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Appeals court throws out Olivia de Havilland’s lawsuit over how she was depicted in “Feud,” saying she “does not own history”

Nancy Bilyeau
Olivia de Haviland in Versailles, France on November 28, 2005 (Photo by Alain BENAINOUS/Gamma-Rapho via Getty Images)

Famous people do not always like the way they are portrayed in movies and television series. But one of them, Olivia de Havilland, 101 years old, decided to do something about it. She launched a lawsuit against producer Ryan Murphy and the FX Network over how she was depicted in the FX docudrama Feud: Bette and Joan.

The docudrama focused on the rivalry between Bette Davis, played by Susan Sarandon, and Joan Crawford, played by Jessica Lange, and re-created the high and low points of filming What Ever Happened to Baby Jane? in 1962. The aging stars were shown as bitter and hostile before, during, and after filming the famous horror film.

What outraged Olivia de Havilland, winner of two Academy Awards and perhaps most famous for her role as Melanie in Gone With the Wind, was how Feud cast Catherine Zeta Jones to play de Havilland commenting throughout the series on the feud between the two stars. De Havilland was a confidante of Bette Davis’s, and she replaced Joan Crawford when she dropped out of Hush … Hush, Sweet Charlotte, in which Crawford and Davis were set to repeat their mega-star matchup after the surprise box office success of Baby Jane.

Olivia de Havilland publicity photo for “Santa Fe Trail,” 1940

Olivia de Havilland publicity photo for “Santa Fe Trail,” 1940

De Havilland’s attorneys said in a released statement: “Miss de Havilland was not asked by FX for permission to use her name and identity and was not compensated for such use. Further, the FX series puts words in the mouth of Miss de Havilland which are inaccurate and contrary to the reputation she has built over an 80-year professional life, specifically refusing to engage in gossip mongering about other actors in order to generate media attention for herself.”

The actress, whose last screen credit was a 1988 television film, asserted that FX portrayed her in “a false light to sensationalize the series” and enhance profits. In one scene, Catherine Zeta-Jones as de Havilland describes her sister, Joan Fontaine, as a “bitch.” (The two sisters lived out their own multiple-decade rivalry, by all accounts.)

Joan Fontaine, 1951

Joan Fontaine, 1951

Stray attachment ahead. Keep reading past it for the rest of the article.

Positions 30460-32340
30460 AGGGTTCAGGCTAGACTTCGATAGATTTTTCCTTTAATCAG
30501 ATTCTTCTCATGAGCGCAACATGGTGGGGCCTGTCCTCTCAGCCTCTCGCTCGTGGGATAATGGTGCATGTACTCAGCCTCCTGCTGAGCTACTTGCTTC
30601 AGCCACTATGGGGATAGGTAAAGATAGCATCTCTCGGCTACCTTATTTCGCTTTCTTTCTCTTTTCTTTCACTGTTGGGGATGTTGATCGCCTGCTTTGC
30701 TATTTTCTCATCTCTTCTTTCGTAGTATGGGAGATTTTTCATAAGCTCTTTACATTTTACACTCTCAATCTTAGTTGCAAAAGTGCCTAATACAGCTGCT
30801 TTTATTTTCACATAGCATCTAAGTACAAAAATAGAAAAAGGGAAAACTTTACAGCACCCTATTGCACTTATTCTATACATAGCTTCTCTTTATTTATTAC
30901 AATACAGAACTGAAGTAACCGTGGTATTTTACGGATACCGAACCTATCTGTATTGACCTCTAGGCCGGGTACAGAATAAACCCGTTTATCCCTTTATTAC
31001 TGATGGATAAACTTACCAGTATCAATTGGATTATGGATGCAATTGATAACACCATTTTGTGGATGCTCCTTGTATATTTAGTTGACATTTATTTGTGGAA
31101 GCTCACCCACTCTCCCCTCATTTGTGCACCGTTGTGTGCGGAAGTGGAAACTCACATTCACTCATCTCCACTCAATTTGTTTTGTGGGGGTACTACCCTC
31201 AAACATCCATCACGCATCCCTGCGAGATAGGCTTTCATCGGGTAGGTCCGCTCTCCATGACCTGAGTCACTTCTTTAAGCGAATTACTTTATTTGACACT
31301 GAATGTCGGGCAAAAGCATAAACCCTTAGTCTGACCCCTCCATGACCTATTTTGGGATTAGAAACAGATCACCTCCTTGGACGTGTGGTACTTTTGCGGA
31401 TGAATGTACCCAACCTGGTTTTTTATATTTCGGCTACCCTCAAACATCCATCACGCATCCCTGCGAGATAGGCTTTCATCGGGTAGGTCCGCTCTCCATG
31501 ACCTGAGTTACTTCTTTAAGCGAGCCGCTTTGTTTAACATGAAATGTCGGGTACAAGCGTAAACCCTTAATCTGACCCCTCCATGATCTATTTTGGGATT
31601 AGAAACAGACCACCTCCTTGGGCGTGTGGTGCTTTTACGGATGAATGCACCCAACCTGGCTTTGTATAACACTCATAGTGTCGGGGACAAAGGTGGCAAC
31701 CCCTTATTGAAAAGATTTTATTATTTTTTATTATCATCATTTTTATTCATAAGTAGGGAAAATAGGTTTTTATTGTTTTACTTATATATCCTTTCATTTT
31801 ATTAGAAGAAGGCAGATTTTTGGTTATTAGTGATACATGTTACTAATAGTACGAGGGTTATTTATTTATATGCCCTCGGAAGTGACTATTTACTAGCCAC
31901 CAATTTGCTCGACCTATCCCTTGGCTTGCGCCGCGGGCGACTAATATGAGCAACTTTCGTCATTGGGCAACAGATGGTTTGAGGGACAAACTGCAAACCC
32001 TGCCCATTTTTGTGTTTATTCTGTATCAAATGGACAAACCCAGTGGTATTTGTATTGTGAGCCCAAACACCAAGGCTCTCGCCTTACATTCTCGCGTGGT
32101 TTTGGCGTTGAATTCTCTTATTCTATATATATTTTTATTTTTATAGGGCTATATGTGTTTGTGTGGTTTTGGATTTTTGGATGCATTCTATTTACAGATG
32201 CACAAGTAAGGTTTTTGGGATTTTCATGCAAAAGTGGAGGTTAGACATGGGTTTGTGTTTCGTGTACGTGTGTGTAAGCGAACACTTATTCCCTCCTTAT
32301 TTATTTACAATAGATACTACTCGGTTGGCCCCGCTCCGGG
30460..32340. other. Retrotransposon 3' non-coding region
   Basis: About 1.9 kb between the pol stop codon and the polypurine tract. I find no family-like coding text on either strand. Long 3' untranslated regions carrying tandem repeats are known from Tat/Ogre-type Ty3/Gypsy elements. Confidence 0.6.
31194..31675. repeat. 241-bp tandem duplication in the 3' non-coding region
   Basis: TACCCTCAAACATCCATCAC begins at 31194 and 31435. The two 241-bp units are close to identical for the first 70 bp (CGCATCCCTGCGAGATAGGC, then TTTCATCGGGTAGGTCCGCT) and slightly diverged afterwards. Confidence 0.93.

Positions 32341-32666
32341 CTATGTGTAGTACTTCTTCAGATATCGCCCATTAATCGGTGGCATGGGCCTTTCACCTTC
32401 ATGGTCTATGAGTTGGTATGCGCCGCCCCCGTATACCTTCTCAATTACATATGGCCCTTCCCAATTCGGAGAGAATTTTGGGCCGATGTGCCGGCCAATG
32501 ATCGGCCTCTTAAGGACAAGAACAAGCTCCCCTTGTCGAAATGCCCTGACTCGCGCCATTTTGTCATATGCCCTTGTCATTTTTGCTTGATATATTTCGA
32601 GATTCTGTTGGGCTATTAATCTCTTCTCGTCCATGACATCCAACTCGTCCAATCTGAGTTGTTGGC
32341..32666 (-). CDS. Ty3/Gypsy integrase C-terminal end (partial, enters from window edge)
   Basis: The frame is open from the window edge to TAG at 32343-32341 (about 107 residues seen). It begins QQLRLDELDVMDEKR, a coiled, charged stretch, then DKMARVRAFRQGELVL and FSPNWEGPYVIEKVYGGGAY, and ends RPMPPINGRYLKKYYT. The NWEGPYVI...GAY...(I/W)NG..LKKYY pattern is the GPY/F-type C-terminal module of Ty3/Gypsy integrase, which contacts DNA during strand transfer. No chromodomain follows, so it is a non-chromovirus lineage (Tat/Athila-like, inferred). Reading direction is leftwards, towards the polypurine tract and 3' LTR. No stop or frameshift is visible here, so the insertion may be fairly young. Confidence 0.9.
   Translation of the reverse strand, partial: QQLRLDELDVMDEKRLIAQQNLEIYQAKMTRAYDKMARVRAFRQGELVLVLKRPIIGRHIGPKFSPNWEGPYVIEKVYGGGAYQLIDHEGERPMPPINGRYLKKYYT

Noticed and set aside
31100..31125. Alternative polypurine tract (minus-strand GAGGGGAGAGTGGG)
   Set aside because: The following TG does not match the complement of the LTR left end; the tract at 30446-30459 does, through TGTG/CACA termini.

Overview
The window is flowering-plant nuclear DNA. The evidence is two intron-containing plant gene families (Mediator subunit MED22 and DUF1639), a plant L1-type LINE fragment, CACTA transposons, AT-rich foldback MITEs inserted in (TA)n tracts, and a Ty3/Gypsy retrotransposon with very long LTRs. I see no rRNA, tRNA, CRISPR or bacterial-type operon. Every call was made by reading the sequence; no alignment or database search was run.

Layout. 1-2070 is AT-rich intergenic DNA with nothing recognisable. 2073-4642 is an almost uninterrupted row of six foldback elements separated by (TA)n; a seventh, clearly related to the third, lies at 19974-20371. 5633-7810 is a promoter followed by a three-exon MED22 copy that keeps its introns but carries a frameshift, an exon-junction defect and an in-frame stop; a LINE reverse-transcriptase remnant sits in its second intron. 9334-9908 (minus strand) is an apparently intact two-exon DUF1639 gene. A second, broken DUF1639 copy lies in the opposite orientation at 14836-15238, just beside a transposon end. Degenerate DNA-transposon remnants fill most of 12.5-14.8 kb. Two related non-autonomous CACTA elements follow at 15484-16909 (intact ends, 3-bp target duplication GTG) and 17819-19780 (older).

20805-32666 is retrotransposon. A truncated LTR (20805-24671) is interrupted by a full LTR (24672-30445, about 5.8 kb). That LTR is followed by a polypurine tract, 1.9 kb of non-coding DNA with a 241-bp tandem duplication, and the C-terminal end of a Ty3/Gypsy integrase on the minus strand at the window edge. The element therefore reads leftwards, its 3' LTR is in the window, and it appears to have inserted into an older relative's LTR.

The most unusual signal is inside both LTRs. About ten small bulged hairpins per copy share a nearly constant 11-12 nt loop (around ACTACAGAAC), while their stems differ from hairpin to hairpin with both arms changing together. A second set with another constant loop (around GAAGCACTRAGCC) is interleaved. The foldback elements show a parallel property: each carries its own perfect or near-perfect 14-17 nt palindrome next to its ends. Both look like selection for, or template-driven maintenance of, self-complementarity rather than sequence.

De Havilland had a tough case to fight, but she did have the support of the Screen Actors Guild. The New York Times said in a story: “Few expect her to win, but her action is nonetheless reverberating as a kind of last stand against the current bricolage approach to facts.”

De Havilland said in interviews she hated how Feud depicted her: “with a public image of being a lady and a private one as a vulgarity-using gossip… I realize that at this late stage of my life and career I am in a unique position to stand up and speak truth to power—an action that would be very difficult for a young actor to take.”

But the California appeals court ruled in favor of First Amendment rights.

In a unanimous opinion released at the end of March in 2018, the Second District Court of Appeal came down on the side of FX and Murphy, saying they were protected under the First Amendment from de Havilland’s claims that the show cast her in a “false light,” used her likeness without permission, and should have compensated her.

De Havilland publicity photo, 1944

De Havilland publicity photo, 1944

“Whether a person portrayed in one of these expressive works is a world-renowned film star — ‘a living legend’ — or a person no one knows, she or he does not own history,” the three-judge panel wrote in a 38-page opinion. “Nor does she or he have the legal right to control, dictate, approve, disapprove, or veto the creator’s portrayal of actual people.”

First Amendment precedents protects authors who take real-life stories and transform them into fictional works. The judges wrote that Feud was “transformative” — which means it was a creative work that drew from a variety of source material and didn’t derive its value principally from de Havilland’s celebrity.

Related story from us: Olivia de Havilland, aged 101, helped Clark Gable through his hardest scene in “Gone With the Wind”

Ryan Murphy said in his own statement, “The reversal is a victory for the creative community, and the First Amendment. Today’s victory gives all creators the breathing room necessary to continue to tell important historical stories inspired by true events. Most of all, it’s a great day for artistic expression and a reminder of how precious our freedom remains.”

Nancy Bilyeau, the U.S. editor of The Vintage News, has written a trilogy of novels set in the court of Henry VIII: ‘The Crown,’ ‘The Chalice,’ and ‘The Tapestry.’ The books are for sale in the U.S., the U.K., and seven other countries. For more information, go to